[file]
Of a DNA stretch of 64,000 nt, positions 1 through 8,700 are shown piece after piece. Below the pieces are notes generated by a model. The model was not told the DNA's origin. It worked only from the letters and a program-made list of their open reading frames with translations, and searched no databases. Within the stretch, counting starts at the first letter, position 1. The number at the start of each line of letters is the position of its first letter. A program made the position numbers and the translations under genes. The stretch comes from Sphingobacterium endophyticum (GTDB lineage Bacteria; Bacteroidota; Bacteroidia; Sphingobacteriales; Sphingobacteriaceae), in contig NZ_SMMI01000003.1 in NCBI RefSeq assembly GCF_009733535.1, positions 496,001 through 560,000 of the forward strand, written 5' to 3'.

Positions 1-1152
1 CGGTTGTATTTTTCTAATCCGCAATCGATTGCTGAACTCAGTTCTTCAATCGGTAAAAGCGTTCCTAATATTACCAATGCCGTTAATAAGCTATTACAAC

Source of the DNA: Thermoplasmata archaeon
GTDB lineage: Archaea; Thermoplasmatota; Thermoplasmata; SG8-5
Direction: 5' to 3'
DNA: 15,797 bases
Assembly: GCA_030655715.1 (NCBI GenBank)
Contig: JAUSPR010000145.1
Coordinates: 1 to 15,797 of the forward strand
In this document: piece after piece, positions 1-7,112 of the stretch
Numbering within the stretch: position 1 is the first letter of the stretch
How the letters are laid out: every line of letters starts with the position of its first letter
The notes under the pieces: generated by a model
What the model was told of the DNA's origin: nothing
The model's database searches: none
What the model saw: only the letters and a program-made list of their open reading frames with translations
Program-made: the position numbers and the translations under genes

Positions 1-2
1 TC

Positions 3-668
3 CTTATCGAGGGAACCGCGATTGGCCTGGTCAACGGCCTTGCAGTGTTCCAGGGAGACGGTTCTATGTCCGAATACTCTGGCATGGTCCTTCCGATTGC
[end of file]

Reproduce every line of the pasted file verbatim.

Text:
Of a DNA stretch of 64,000 nt, positions 1 through 8,700 are shown piece after piece. Below the pieces are notes generated by a model. The model was not told the DNA's origin. It worked only from the letters and a program-made list of their open reading frames with translations, and searched no databases. Within the stretch, counting starts at the first letter, position 1. The number at the start of each line of letters is the position of its first letter. A program made the position numbers and the translations under genes. The stretch comes from Sphingobacterium endophyticum (GTDB lineage Bacteria; Bacteroidota; Bacteroidia; Sphingobacteriales; Sphingobacteriaceae), in contig NZ_SMMI01000003.1 in NCBI RefSeq assembly GCF_009733535.1, positions 496,001 through 560,000 of the forward strand, written 5' to 3'.

Positions 1-1152
1 CGGTTGTATTTTTCTAATCCGCAATCGATTGCTGAACTCAGTTCTTCAATCGGTAAAAGCGTTCCTAATATTACCAATGCCGTTAATAAGCTATTACAAC

Source of the DNA: Thermoplasmata archaeon
GTDB lineage: Archaea; Thermoplasmatota; Thermoplasmata; SG8-5
Direction: 5' to 3'
DNA: 15,797 bases
Assembly: GCA_030655715.1 (NCBI GenBank)
Contig: JAUSPR010000145.1
Coordinates: 1 to 15,797 of the forward strand
In this document: piece after piece, positions 1-7,112 of the stretch
Numbering within the stretch: position 1 is the first letter of the stretch
How the letters are laid out: every line of letters starts with the position of its first letter
The notes under the pieces: generated by a model
What the model was told of the DNA's origin: nothing
The model's database searches: none
What the model saw: only the letters and a program-made list of their open reading frames with translations
Program-made: the position numbers and the translations under genes

Positions 1-2
1 TC

Positions 3-668
3 CTTATCGAGGGAACCGCGATTGGCCTGGTCAACGGCCTTGCAGTGTTCCAGGGAGACGGTTCTATGTCCGAATACTCTGGCATGGTCCTTCCGATTGC